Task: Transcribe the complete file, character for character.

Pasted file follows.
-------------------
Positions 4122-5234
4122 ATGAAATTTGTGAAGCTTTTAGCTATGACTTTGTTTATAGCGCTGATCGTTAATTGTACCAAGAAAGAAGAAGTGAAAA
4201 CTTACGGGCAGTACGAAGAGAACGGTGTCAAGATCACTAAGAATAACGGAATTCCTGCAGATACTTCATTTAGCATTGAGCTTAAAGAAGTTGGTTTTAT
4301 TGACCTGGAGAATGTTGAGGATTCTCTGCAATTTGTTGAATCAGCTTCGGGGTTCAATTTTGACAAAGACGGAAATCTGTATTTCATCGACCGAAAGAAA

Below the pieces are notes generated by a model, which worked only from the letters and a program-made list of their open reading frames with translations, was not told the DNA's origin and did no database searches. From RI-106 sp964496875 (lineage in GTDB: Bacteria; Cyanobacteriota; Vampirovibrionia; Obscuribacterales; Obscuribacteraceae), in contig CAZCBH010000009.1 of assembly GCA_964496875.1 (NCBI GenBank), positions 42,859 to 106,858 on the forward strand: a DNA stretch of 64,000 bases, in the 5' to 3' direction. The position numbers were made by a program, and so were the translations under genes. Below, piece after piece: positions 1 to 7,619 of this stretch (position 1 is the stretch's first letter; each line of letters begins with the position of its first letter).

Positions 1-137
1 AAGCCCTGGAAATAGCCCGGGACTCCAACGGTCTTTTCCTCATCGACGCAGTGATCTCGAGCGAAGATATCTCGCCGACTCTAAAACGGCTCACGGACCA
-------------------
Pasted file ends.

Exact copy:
Positions 4122-5234
4122 ATGAAATTTGTGAAGCTTTTAGCTATGACTTTGTTTATAGCGCTGATCGTTAATTGTACCAAGAAAGAAGAAGTGAAAA
4201 CTTACGGGCAGTACGAAGAGAACGGTGTCAAGATCACTAAGAATAACGGAATTCCTGCAGATACTTCATTTAGCATTGAGCTTAAAGAAGTTGGTTTTAT
4301 TGACCTGGAGAATGTTGAGGATTCTCTGCAATTTGTTGAATCAGCTTCGGGGTTCAATTTTGACAAAGACGGAAATCTGTATTTCATCGACCGAAAGAAA

Below the pieces are notes generated by a model, which worked only from the letters and a program-made list of their open reading frames with translations, was not told the DNA's origin and did no database searches. From RI-106 sp964496875 (lineage in GTDB: Bacteria; Cyanobacteriota; Vampirovibrionia; Obscuribacterales; Obscuribacteraceae), in contig CAZCBH010000009.1 of assembly GCA_964496875.1 (NCBI GenBank), positions 42,859 to 106,858 on the forward strand: a DNA stretch of 64,000 bases, in the 5' to 3' direction. The position numbers were made by a program, and so were the translations under genes. Below, piece after piece: positions 1 to 7,619 of this stretch (position 1 is the stretch's first letter; each line of letters begins with the position of its first letter).

Positions 1-137
1 AAGCCCTGGAAATAGCCCGGGACTCCAACGGTCTTTTCCTCATCGACGCAGTGATCTCGAGCGAAGATATCTCGCCGACTCTAAAACGGCTCACGGACCA